There it is again, that word—feminist. In Chimamanda Ngozi Adichie’s 2012 TEDx talk, adapted to a published essay in 2014, she relays her early justifications of the term. “At one point, I was a happy African feminist who does not hate men and likes lip gloss and who wears high heels for herself and not for men,” she says. “That word is so heavy with baggage—negative baggage.”
Although I will no longer be working for Gild, as a female entering the workforce, I promise to take their ideals and mission with me and do my part to press for progress.
Calendars have flipped to April, which means that in addition to longer days and rising temps, we’re closing the chapter on Women’s History Month. However, we’re here to remind you that gender equality is not about a single day, or a single month—this year’s theme for International Women’s Day makes it clear that the Press for Progress is an ongoing call to drive change in ourselves, in our workplaces, and in our communities. The “hype” may have passed, but the need has not.
This exciting day is right around the corner. Now, more than ever, there is a strong need to press forward and progress gender parity. In honor of this year’s theme, Gild Collective has created a Press For Progress workshop. We would love to help you celebrate the women in your organization.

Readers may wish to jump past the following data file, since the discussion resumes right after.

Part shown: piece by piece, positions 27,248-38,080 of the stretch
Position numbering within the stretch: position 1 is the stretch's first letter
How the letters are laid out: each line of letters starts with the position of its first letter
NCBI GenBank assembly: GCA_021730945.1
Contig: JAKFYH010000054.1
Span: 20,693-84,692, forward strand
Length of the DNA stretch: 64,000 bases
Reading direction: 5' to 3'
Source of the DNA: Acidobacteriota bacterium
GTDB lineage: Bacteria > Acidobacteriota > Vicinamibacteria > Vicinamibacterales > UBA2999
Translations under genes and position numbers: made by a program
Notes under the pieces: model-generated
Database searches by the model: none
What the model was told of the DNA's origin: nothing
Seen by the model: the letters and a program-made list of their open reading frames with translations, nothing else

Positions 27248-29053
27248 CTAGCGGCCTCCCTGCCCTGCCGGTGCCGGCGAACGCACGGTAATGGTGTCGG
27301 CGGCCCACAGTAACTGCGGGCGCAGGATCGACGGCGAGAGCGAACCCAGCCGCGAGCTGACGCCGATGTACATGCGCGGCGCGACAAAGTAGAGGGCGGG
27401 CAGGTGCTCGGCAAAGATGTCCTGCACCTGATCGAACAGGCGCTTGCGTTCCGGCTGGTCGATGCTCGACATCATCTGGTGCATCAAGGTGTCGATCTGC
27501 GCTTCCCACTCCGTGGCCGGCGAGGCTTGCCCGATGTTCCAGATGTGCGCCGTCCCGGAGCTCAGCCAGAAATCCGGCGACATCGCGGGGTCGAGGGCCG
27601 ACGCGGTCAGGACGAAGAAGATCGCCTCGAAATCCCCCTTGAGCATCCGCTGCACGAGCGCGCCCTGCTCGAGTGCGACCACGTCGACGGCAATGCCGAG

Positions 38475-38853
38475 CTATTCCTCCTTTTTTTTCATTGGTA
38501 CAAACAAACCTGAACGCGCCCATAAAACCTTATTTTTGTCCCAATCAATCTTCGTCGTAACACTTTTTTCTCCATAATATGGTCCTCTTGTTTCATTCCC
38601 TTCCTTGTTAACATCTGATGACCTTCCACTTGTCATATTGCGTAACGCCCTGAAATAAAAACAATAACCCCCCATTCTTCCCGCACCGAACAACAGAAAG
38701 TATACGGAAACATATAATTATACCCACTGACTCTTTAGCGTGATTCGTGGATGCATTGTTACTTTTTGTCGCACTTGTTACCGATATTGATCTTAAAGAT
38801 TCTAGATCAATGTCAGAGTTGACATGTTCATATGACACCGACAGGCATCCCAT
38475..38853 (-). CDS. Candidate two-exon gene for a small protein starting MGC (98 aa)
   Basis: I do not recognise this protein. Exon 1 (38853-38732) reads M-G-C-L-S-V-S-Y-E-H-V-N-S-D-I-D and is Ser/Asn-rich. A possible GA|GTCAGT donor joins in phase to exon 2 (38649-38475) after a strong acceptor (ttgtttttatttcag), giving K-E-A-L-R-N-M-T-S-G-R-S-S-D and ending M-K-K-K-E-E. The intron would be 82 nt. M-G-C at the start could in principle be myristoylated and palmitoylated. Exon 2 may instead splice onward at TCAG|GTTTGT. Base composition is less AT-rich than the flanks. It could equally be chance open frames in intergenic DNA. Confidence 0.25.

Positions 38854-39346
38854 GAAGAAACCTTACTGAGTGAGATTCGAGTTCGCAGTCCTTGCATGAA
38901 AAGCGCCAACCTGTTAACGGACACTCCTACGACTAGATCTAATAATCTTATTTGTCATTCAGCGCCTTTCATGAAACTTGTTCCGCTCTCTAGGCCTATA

International Women’s Day is not just a day for women, nor should it be. We need all genders rallying together to support one another, and for that enthusiasm to continue well beyond one day in March. This is the only way that we will drive true change and Press for Progress as this year’s International Women's Day theme demands.
One of the things we often hear is that people perceive the women’s initiative to be a place where everyone goes to complain. What we know, is that this is far from true, and that there are impactful, uplifting, and empowering conversations at every gathering of these initiatives, and we can’t allow those perceptions to keep us from addressing the challenges that individuals are facing at work, even the sensitive ones.
What are the signs that your organization might benefit from an organized women’s group? It might be a formalized employee resource group (sometimes called “ERGs”) or a more informal “affinity” group, but the needs typically fall into a few categories.